In 2018, a super-typhoon destroyed 80% of the corals in Hoi Ha Wan bay off the Sai Kung peninsula in Hong Kong. In the city’s strongest storm since records began, winds reached 155mph (250km/h) and battered the reefs, leaving behind mostly scattered debris and broken coral skeletons. A few coral species survived, but these will likely take decades to regrow to their former state.
Sadly, this was no exception. Coral reefs are rapidly vanishing from the world’s oceans in large part because of the effects of global heating, which among other issues is increasing the frequency and severity of storms. In 2016 and 2017 alone, 89% of new corals on the Great Barrier Reef perished as a result of global heating-induced bleaching. Without decisive action to tackle the climate emergency, overfishing and pollution, it is estimated we will lose 70% to 90% of the world’s remaining coral reefs over the next 20 years.
A team of marine scientists and architects from the University of Hong Kong are trialling one method of restoring the reefs destroyed in the typhoon – and, they hope, others in future.
Using a 3D printer, they have created so-called “reef tiles” – hexagons made of terracotta – and placed them on the seafloor in Hoi Ha Wan bay.
The technology might be advanced but the idea is simple. “To create a hard bottom on a sandy seafloor,” says David Baker, director of the Swire Institute of Marine Science (Swims). “Sand is really not great for corals as it can move and bury or scour the coral’s thin tissues. Most corals that end up in sand usually suffer a slow death.”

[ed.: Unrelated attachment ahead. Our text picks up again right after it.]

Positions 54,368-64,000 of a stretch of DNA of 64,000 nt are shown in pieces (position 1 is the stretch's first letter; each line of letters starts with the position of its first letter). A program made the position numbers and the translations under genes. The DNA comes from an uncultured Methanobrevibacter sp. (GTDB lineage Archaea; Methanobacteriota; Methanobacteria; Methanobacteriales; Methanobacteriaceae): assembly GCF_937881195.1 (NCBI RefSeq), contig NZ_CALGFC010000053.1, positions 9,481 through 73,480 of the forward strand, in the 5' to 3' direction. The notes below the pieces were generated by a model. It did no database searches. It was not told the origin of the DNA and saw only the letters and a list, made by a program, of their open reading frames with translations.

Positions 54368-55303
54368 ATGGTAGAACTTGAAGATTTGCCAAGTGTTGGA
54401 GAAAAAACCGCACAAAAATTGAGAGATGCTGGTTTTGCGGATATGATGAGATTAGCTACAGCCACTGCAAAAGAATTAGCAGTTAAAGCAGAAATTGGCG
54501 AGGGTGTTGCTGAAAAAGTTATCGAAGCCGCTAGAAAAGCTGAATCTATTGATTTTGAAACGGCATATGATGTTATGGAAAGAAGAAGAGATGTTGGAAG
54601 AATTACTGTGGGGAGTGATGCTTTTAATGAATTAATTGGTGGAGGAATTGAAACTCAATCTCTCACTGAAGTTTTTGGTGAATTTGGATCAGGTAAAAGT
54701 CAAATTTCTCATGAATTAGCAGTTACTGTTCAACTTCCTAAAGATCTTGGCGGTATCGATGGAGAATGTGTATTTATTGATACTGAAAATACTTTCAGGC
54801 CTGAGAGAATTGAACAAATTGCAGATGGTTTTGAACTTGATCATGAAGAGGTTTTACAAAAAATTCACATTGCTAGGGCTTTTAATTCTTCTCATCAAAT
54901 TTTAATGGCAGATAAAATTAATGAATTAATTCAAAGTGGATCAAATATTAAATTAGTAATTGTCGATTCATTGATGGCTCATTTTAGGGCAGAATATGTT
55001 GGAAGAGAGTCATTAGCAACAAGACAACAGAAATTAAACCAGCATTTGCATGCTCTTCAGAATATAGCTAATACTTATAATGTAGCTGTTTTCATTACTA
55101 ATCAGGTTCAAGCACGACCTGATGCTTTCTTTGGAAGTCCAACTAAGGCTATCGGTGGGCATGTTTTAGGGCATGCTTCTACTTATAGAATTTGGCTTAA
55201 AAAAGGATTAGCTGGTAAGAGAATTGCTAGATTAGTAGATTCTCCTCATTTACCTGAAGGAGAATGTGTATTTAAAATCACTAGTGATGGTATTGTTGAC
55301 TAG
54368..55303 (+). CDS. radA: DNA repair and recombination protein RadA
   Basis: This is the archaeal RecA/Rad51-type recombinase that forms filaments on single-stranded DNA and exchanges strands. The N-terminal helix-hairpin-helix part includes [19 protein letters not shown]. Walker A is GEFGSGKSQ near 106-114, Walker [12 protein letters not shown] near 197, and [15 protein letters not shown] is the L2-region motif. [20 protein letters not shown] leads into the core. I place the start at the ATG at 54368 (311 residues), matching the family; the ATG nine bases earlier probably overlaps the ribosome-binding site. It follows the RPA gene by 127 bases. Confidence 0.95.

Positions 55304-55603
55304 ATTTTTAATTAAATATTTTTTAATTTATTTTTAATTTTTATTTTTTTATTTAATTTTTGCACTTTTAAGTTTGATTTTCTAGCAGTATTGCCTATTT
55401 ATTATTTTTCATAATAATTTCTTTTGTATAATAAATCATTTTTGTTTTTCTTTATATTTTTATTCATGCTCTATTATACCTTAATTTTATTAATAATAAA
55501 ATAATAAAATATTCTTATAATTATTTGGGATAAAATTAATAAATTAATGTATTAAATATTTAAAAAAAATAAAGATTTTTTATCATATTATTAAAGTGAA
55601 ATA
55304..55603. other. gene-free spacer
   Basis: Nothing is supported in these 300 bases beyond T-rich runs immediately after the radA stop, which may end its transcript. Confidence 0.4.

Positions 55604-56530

The tiles, on the other hand, stand on feet that elevate them from the seabed – allowing corals to grow higher in the water column, where they can access all the things corals like: sunshine, nutrients and food.
The idea is being tested in other locations around the world: scientists are working to restore reef habitats with 3D printing in the Maldives, which is home to the world’s largest 3D-printed reef, as well as in France and the Caribbean.
Early results since the deployment last month have been promising.
“It’s encouraging that we see many species like small fish and crabs taking refuge in the tiles almost as soon as they touch the seafloor,” says Baker. “My hope is that the government will allow us to plant patch reefs that within my lifetime could be significant biodiversity hotspots, enjoyable dive sites, and contribute to increasing corals within Hong Kong through their reproductive output.”
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